The President's SOTU Address Highlights the Evil of Sanctuaries

By Dan Cadman on February 6, 2020

In his State of the Union (SOTU) address, President Trump devoted a significant portion of time to speaking about the harms inflicted on our nation's communities through misguided "sanctuary" laws and policies that shield alien criminals from apprehension by Immigration and Customs Enforcement (ICE).

It is ironic that the justification most often used is "community safety" by instilling trust in the immigrant community, because the real consequence has been that, in tens of thousands of cases, those alien criminals are released back to the streets only to reoffend — in some cases with tragically fatal results. One of the president's guests was the brother of a victim killed by such an alien.

During his remarks, the president endorsed a bill introduced by Sen. Thom Tillis (R-N.C.). Senate Bill 2059, the "Justice for Victims of Sanctuary Cities Act of 2019", would provide civil remedies for victims and survivors of crimes committed by alien criminals after release by state or local officers in defiance of detainers filed by ICE, or even by prohibiting or restricting provision of information requested by ICE to do its job in taking custody of an individual.

Sen. Tillis' bill is an excellent idea, but unlikely ever to become law as long as the Democrats hold a majority in either chamber of Congress or encumber the presidency, because that party has so closely allied itself to the mistaken notion that sanctuaries must be provided at any cost — including, often enough, the blood and suffering of innocent citizen and immigrant victims alike.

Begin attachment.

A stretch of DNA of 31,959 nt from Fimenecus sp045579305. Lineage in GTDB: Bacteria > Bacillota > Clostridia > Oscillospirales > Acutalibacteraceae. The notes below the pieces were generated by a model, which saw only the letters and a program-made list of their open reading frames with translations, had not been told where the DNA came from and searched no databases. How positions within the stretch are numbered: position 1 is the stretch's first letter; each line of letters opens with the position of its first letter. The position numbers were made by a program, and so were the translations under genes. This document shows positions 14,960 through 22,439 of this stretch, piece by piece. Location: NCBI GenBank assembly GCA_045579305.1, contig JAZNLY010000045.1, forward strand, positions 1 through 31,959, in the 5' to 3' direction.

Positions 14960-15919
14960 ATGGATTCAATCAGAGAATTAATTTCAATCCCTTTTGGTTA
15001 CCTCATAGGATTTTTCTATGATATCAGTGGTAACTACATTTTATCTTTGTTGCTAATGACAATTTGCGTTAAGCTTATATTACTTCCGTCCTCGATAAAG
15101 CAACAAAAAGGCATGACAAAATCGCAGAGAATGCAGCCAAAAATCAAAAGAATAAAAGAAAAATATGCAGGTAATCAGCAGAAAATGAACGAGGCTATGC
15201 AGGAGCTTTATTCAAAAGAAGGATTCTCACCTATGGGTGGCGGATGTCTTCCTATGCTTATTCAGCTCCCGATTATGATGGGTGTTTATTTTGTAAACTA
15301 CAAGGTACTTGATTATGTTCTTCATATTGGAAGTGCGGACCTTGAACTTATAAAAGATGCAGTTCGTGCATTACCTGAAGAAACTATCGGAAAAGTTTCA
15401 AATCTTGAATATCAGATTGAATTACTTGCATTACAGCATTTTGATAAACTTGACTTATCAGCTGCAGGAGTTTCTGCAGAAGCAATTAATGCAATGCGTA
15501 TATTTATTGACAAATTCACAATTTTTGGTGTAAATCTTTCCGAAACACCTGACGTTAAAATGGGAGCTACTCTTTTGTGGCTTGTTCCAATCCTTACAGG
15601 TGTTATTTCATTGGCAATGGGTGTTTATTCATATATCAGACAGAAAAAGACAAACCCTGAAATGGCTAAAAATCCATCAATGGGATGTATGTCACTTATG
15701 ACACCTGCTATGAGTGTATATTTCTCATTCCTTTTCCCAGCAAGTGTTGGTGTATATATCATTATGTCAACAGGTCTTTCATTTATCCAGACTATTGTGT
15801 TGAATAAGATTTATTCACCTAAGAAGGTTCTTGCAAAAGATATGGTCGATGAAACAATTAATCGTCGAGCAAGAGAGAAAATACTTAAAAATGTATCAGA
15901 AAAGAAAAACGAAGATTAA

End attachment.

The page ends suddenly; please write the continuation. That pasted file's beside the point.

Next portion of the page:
Filing a civil suit against a releasing law enforcement agency that precipitates such tragedies is a course of action we at the Center advocated using somewhat different predicates, which already exist in the law, after the shocking case involving the murder of Kate Steinle at the hands of a recidivist alien in San Francisco. Although Steinle's parents did, in fact, finally file a suit, it was (at least in my view) destined to fail, as it ultimately did, because of the manner and cause on which the complaint was based.

But the crux of the matter is this: Unless and until the Supreme Court of the United States (SCOTUS) takes the issues of sanctuary head-on, and rejects the feeble argument that sanctuaries are a permissible state action under the Tenth Amendment to the Constitution, even Tillis' bill will be of doubtful utility. This argument is the smokescreen frequently used by states and localities whose true aim is to impede and obstruct national immigration policies by substituting their own views and policies instead, even though immigration is a power reserved to the federal government by the Constitution.

SCOTUS will have the chance to do just that in the ongoing lawsuit filed by the Justice Department against California (a prime example of a sanctuary state) for its passage and enactment of the "California Values Act".

But the federal government should not stop there. It should learn the value of lawfare as practiced by open-borders extremists who have filed suits for every imaginable "wrong" they perceive in immigration law and policies, and simultaneously file suit against New York for its "Green-Light Law", and against New Jersey and other states whose laws or policies prevent honoring of detainers, forbid police cooperation with ICE agents, or prohibit exchange of information with immigration authorities, despite the existence of two federal laws that make such prohibitions illegal (see here and here).

In the meantime, ICE has finally stiffened its spine and begun to issue subpoenas to demand the information that sanctuaries withhold.

Equally (or perhaps even more) important, according to one media outlet, ICE is also demanding that sanctuary-oriented law enforcement agencies present judicially issued arrest warrants and transportation orders before it will render a wanted alien to that jurisdiction, in order to ensure that the alien is returned to them at the conclusion of the jurisdiction's criminal process, or if released on bond — something that did not happen in the Steinle case.